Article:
A new display in the James B. Duke Library highlights books in The Last Interview series.
Hannah Arendt: The Last Interview and Other Conversations In these interviews—including her final interview given in October 1973, in the midst of Watergate and the Yom Kippur War—Hannah Arendt discusses politics, war, protest movements, the Eichmann trial, Jewish identity, and language with the incisiveness and courage that always set her apart.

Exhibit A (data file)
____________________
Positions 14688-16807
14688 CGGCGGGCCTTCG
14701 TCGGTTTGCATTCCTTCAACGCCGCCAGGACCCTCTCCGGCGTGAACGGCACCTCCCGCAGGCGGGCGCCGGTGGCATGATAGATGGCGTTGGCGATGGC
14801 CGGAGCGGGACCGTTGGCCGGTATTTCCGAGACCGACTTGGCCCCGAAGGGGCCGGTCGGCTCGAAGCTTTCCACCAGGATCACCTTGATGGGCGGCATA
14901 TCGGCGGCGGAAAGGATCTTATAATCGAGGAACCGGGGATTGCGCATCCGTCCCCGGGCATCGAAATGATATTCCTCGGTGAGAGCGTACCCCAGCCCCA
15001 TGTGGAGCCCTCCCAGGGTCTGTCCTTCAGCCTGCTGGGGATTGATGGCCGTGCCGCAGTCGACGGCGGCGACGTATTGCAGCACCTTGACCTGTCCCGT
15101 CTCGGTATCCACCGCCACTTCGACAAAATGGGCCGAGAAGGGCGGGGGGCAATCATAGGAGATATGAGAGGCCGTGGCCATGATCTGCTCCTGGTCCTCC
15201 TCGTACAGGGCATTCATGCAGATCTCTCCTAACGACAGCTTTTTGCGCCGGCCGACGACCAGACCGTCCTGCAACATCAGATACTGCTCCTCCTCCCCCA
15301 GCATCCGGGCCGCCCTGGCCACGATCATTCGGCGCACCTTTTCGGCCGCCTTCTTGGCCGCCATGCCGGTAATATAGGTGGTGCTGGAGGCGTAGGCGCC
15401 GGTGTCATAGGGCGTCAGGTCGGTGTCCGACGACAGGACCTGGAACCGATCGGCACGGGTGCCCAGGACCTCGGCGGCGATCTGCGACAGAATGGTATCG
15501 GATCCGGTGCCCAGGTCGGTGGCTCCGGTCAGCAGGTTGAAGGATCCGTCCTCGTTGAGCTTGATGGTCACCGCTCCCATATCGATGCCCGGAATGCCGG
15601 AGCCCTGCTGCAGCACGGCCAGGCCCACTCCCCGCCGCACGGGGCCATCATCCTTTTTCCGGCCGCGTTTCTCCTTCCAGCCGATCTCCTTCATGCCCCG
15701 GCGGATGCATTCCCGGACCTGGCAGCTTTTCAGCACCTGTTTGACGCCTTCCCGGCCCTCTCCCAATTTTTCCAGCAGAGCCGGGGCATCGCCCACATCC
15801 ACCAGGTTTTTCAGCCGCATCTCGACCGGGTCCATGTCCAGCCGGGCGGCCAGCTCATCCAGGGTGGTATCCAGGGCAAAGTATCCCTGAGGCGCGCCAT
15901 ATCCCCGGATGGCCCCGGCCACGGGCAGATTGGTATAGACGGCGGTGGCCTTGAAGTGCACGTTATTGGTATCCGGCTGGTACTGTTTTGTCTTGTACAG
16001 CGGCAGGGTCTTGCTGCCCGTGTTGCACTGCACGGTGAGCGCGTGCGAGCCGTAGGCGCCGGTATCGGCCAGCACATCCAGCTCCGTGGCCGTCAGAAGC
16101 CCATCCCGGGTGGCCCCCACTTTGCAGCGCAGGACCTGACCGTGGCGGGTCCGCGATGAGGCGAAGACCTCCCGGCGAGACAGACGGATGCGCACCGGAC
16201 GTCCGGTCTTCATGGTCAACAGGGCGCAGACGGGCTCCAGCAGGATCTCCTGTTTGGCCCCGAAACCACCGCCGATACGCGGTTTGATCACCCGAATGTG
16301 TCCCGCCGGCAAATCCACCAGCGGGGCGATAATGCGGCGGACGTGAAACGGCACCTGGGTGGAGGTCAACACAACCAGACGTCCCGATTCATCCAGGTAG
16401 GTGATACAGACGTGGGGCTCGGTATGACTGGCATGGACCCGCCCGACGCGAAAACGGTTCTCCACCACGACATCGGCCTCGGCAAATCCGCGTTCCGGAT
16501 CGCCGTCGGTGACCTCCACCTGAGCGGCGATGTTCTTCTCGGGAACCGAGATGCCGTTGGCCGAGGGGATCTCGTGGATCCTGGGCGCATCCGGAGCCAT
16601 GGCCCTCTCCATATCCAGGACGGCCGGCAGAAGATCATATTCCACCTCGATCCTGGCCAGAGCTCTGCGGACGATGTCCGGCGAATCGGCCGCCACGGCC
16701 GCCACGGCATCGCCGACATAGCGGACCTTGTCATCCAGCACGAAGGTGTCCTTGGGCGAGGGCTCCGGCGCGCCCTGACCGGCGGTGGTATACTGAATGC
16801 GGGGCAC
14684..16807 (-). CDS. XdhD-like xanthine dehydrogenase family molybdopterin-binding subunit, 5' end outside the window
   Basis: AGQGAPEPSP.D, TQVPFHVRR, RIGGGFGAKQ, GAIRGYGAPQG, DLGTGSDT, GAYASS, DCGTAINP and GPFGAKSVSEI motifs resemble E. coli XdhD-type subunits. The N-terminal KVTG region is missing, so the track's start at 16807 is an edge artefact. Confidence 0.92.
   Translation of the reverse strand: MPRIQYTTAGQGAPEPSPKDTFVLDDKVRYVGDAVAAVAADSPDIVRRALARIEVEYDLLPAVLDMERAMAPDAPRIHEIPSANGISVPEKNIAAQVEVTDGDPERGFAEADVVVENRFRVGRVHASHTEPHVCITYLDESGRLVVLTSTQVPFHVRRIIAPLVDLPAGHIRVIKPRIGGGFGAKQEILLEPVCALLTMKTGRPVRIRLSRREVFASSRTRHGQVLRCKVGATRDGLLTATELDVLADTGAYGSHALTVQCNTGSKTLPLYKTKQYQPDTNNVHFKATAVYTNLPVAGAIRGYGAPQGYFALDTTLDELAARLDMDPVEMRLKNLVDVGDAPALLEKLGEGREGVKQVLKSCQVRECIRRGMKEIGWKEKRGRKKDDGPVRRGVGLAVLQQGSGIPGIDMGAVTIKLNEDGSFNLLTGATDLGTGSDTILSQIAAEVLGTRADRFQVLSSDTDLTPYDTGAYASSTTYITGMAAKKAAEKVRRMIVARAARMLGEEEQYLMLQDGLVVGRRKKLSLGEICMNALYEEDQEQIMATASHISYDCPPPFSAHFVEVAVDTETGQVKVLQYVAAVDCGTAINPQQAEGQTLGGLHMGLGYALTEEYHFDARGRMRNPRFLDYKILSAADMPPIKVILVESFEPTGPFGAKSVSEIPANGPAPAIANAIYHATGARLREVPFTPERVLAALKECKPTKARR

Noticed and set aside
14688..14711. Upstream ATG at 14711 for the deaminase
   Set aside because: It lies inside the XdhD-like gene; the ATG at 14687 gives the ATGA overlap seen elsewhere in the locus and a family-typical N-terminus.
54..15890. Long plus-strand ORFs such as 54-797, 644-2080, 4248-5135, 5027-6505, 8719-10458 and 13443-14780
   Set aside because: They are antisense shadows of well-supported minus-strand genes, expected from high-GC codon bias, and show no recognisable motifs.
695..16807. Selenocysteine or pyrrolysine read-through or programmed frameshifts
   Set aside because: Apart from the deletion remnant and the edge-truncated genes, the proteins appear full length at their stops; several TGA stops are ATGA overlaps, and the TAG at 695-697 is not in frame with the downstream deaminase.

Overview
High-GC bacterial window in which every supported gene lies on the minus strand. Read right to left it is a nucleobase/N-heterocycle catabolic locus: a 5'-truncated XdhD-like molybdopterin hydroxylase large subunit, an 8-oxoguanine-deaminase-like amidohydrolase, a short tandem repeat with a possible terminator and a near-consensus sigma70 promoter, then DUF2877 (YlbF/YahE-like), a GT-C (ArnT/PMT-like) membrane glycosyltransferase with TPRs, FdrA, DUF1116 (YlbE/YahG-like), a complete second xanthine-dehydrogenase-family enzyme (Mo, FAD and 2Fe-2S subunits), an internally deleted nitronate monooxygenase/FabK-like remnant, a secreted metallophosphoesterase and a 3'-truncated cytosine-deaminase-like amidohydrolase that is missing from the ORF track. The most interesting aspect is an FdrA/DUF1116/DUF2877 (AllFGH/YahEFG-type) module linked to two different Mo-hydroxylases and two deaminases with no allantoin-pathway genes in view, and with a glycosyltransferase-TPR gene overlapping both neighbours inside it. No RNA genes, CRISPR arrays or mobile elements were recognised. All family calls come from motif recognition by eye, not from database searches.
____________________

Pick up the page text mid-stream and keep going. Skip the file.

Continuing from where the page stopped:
Philip K. Dick: The Last Interview and Other Conversations One of the 20th century’s most prolific, influential, and dazzlingly original science fiction writers, Philip K. Dick spent his career navigating the contours of perception and questioning the nature of reality: What does it mean to be human? What is time? What is god? But for much of his life, Dick banged away in relative obscurity, publishing at the rate of a hack, utterly ostracized by the literary establishment. The interviews collected here—from the very first, when Dick was just a 26-year-old kid from Berkeley, to the last, conducted the day before he suffered the stroke that killed him—reveal a man plagued by bouts of manic paranoia and failed suicide attempts; a writer fueled by alcohol, amphetamines, and mystical inspiration; and, above all, a magnificent and generous imagination at work.